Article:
Study objectives: To examine the rapid eye movement sleep (REM) response to mild stress as a predictor of the REM response to intense stress and brain-derived neurotrophic factor (BDNF) as a potential biomarker of stress resilience and vulnerability.
Methods: Outbred Wistar rats were surgically implanted with electrodes for recording electroencephalography (EEG) and electromyogram (EMG) and intraperitoneal Data loggers to record body temperature. Blood was also obtained to measure circulating BDNF. After recovery, rats were exposed to mild stress (novel chamber, NC) and later intense stress (shock training, ST), followed by sleep recording. Subsequently, rats were separated into resilient (Res; n=27) or vulnerable (Vul; n = 15) based on whether or not there was a 50% or greater decrease in REM after ST compared to baseline. We then compared sleep, freezing, and the stress response (stress-induced hyperthermia, SIH) across groups to determine the effects of mild and intense stress to determine if BDNF was predictive of the REM response.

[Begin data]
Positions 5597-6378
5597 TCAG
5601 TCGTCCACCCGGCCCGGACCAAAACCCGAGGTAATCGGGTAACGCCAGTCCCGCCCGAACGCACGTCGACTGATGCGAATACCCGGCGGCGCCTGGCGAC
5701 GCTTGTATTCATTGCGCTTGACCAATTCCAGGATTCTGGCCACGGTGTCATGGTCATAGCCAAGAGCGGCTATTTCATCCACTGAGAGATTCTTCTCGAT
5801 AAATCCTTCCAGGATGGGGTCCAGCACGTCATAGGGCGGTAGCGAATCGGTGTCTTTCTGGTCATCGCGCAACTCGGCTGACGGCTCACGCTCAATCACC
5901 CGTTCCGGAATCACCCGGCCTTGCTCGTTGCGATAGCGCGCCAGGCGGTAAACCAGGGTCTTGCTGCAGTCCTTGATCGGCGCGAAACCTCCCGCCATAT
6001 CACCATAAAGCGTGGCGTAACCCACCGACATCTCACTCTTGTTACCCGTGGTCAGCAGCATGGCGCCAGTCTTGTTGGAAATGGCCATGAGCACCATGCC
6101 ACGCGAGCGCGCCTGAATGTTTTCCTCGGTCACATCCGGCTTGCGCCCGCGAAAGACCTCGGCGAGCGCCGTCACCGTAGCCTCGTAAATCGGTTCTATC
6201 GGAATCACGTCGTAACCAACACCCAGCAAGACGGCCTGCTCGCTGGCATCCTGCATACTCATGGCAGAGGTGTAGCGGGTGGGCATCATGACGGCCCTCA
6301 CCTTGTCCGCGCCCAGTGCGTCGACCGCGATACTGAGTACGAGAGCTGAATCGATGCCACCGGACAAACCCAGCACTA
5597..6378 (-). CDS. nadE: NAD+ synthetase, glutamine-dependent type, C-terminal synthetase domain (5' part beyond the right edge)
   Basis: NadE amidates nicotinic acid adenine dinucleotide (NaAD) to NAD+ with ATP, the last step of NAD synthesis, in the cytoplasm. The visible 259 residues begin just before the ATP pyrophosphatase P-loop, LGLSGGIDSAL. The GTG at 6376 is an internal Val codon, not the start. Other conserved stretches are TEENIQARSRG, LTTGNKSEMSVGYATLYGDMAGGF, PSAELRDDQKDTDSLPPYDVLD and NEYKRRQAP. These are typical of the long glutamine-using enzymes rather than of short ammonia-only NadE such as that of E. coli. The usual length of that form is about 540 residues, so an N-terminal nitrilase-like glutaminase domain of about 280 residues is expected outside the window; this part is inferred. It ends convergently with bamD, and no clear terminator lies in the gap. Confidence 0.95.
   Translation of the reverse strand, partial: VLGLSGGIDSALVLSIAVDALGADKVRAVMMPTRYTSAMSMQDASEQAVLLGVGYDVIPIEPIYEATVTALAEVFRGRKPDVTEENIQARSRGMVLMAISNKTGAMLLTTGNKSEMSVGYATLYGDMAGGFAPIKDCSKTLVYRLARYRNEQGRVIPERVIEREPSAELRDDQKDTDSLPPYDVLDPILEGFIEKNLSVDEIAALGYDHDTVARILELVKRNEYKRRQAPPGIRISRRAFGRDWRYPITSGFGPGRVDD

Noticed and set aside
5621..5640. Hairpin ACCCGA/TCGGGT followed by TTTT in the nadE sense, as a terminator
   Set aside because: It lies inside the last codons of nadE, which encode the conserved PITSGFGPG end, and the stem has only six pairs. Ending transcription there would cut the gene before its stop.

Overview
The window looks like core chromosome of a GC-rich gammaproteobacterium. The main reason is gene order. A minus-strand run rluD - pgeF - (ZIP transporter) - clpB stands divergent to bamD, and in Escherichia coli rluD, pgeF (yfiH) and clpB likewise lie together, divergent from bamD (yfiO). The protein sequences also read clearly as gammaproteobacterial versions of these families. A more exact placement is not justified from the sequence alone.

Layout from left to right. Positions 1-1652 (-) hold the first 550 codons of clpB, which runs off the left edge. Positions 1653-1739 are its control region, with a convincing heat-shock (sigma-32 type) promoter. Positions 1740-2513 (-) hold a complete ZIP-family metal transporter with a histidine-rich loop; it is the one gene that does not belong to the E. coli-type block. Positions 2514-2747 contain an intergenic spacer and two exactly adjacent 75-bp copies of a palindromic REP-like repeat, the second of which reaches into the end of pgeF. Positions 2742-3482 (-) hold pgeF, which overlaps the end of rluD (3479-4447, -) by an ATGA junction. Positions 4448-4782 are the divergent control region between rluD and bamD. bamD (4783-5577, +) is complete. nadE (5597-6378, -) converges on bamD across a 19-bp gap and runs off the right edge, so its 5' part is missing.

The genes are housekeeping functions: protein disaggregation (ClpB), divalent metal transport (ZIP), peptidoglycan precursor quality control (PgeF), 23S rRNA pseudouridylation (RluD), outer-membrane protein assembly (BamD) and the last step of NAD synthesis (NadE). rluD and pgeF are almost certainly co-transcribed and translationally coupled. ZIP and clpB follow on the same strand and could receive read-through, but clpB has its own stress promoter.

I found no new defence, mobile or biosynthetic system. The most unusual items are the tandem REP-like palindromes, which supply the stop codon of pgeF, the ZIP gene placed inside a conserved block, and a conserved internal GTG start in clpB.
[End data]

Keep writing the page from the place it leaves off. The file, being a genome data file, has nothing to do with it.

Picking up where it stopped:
Results: REM totals in the first 4 hours of sleep after exposure to NC predicted REM responses following ST with resilient animals having higher REM and vulnerable animals having lower REM. Resilient rats had significantly higher baseline peripheral BDNF compared to vulnerable rats.
Conclusions: These results show that outbred rats display significant differences in post-stress sleep and peripheral BDNF identifying these factors as potential markers of resilience and vulnerability prior to traumatic stress.
Keywords: BDNF; PTSD models; REM; stress resilience and vulnerability.
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